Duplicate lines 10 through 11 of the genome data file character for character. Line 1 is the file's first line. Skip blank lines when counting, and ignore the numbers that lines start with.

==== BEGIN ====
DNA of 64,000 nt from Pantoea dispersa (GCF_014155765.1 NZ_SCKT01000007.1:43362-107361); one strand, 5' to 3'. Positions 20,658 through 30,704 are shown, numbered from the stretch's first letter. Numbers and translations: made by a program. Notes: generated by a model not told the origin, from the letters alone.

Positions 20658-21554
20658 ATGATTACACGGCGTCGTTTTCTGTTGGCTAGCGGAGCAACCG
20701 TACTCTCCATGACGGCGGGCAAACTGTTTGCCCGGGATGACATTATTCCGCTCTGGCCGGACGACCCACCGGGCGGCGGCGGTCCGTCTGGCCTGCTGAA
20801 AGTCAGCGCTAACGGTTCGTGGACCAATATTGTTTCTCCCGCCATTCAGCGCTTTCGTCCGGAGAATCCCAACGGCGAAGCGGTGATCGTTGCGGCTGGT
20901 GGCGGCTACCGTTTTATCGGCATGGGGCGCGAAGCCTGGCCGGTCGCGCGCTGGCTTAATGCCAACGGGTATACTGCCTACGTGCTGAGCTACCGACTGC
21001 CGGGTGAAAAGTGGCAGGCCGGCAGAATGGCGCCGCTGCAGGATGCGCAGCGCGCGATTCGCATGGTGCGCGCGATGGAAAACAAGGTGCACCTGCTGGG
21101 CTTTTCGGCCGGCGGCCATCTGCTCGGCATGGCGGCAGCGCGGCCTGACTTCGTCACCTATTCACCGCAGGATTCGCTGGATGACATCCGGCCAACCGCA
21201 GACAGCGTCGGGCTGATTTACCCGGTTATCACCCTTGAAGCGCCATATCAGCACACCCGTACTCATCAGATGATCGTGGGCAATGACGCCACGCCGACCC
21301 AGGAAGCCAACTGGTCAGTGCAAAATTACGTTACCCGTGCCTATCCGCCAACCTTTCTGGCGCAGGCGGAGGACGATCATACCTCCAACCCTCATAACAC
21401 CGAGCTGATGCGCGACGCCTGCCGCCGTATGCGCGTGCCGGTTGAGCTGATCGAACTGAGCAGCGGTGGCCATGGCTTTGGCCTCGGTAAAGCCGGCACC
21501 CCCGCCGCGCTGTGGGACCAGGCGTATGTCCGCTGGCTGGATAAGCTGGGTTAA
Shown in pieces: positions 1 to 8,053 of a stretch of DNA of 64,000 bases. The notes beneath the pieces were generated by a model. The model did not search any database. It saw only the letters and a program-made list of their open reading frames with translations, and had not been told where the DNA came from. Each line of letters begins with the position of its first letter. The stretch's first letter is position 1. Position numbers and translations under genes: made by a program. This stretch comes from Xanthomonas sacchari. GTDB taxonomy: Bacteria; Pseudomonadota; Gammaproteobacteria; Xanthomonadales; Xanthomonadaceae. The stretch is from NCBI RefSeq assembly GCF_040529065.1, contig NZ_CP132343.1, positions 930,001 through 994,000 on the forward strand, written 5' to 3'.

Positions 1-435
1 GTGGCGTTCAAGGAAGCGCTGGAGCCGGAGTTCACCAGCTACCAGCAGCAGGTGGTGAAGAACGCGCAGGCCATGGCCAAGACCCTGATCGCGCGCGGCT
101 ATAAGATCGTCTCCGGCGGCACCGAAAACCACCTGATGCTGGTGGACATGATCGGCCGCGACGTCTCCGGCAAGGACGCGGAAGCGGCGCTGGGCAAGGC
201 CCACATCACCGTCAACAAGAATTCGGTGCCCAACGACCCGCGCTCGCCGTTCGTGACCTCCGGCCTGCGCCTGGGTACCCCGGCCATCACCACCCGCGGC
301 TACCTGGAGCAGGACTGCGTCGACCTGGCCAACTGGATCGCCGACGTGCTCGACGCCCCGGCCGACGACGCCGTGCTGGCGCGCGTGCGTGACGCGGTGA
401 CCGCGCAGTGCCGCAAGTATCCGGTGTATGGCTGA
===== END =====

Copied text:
21301 AGGAAGCCAACTGGTCAGTGCAAAATTACGTTACCCGTGCCTATCCGCCAACCTTTCTGGCGCAGGCGGAGGACGATCATACCTCCAACCCTCATAACAC
21401 CGAGCTGATGCGCGACGCCTGCCGCCGTATGCGCGTGCCGGTTGAGCTGATCGAACTGAGCAGCGGTGGCCATGGCTTTGGCCTCGGTAAAGCCGGCACC